In its decision, the court noted: "Research has shown that the use of antibiotics in livestock leads to the development of antibiotic-resistant bacteria that can be--and has been--transferred from animals to humans through direct contact, environmental exposure, and the consumption and handling of contaminated meat and poultry products."

The case is Natural Resources Defense Council et al. v. FDA, in the U.S. District Court for the Southern District of New York, no. 11-3562.


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gunsmoke    
illinois  |  March, 26, 2012 at 11:07 AM

Just another mis-informed ignorant liberal judge attempting to throw his weight around.

michael    
kansas  |  March, 26, 2012 at 12:48 PM

Worse than mis-informed, intentionally mis-informed by PETA funded, vegan "advocacy groups" and a willfully ignorant anti-ag US Representative Slaughter. The "research..." cited by the court is a Single Study that was recently completed by a Single researcher. There are no others and there has been little review of it's findings. This is just one more front that anti-meat radicals are using to attack animal agriculture. We would be fools to not treat it seriously and aggressively defend ourselves.

Sharon    
new york  |  March, 26, 2012 at 02:35 PM

Thank you Judge Katz! For helping the animals & the people!

Michael    
Iowa  |  April, 05, 2012 at 05:21 PM

Sharon how doe's this help the animals at all? What is your logic? I raise pork and only use these types of drugs for treatment. I am all for responsible usage of such antibiotics. How is the description of "responsible" to be obtained? Let's start there and try to get somewhere! Or is the adjenda rather to ruin a industry? I fear the latter! Then when the American meat industry is ruined , incomes the overseas supply of meat, they will not have any of your concerns. O and they will not care either. Our best hope to protect people from these super bugs is to work within our boarders.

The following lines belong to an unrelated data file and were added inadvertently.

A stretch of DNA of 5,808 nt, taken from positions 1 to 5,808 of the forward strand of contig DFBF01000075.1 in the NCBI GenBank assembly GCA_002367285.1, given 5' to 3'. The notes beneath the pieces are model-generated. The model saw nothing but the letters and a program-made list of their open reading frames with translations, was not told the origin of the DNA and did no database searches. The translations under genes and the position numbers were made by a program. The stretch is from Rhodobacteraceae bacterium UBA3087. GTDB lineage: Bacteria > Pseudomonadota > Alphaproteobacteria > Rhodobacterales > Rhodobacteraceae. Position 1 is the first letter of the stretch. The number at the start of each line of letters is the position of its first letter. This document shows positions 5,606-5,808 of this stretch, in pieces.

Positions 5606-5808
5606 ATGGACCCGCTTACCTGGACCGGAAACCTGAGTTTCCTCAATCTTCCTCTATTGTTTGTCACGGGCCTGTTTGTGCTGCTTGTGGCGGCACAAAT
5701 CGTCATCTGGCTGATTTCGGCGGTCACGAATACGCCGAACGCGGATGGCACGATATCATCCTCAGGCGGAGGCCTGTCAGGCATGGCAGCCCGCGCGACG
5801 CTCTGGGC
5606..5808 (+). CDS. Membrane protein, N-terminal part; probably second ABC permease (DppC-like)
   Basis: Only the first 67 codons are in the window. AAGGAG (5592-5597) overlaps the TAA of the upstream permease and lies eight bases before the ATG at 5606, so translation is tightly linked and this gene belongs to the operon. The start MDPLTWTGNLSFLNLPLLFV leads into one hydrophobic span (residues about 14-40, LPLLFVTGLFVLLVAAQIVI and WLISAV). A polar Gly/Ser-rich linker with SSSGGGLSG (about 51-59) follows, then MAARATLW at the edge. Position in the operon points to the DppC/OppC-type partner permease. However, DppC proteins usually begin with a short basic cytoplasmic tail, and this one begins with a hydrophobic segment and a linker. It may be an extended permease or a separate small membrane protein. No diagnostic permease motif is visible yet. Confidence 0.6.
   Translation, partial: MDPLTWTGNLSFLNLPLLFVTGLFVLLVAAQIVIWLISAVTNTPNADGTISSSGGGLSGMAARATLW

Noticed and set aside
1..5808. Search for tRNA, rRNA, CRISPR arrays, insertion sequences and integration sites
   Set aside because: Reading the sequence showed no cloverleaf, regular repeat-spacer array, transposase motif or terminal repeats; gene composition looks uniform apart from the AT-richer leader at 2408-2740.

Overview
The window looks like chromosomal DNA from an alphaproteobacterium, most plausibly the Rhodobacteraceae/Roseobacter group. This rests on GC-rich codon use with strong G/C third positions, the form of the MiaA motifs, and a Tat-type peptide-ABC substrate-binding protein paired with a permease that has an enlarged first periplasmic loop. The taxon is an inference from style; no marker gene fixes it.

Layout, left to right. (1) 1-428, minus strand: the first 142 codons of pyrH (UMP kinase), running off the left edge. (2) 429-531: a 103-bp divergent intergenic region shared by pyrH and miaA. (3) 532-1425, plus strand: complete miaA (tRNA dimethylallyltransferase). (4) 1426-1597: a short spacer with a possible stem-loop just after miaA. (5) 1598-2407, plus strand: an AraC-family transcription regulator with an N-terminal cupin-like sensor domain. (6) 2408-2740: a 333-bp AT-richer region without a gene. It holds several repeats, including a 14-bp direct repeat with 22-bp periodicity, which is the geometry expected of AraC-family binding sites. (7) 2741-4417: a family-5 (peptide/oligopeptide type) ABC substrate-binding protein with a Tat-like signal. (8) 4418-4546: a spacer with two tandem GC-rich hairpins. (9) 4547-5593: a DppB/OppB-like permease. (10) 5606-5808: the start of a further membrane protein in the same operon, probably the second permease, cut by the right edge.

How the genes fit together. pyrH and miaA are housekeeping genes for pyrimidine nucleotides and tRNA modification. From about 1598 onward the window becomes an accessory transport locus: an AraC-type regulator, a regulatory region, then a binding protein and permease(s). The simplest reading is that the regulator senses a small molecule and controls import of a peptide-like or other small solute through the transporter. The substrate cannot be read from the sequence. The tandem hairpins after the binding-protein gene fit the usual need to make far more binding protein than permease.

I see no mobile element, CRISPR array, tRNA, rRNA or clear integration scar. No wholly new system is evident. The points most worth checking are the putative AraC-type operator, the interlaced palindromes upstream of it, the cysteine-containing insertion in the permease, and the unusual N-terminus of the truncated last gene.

Michael    
Iowa  |  April, 05, 2012 at 05:21 PM

Sharon how doe's this help the animals at all? What is your logic? I raise pork and only use these types of drugs for treatment. I am all for responsible usage of such antibiotics. How is the description of "responsible" to be obtained? Let's start there and try to get somewhere! Or is the adjenda rather to ruin a industry? I fear the latter! Then when the American meat industry is ruined , incomes the overseas supply of meat, they will not have any of your concerns. O and they will not care either. Our best hope to protect people from these super bugs is to work within our boarders.

Maxine    
SD  |  April, 24, 2012 at 07:53 PM

Isn't this another case of "it isn't so much what we know as what we THINK we know that isn't so (meaning factual)" causing problems which may be far greater than any real (which hasn't been positively proven) link. between uses of such medications in animals and ANY problems for humans. What is the Senator doing to stop the over-use and mis-use (prescription of antibiotics for illnesses which they do not and/or cannot affect) and failure of the patient to use such drugs properly and dispose of them properly???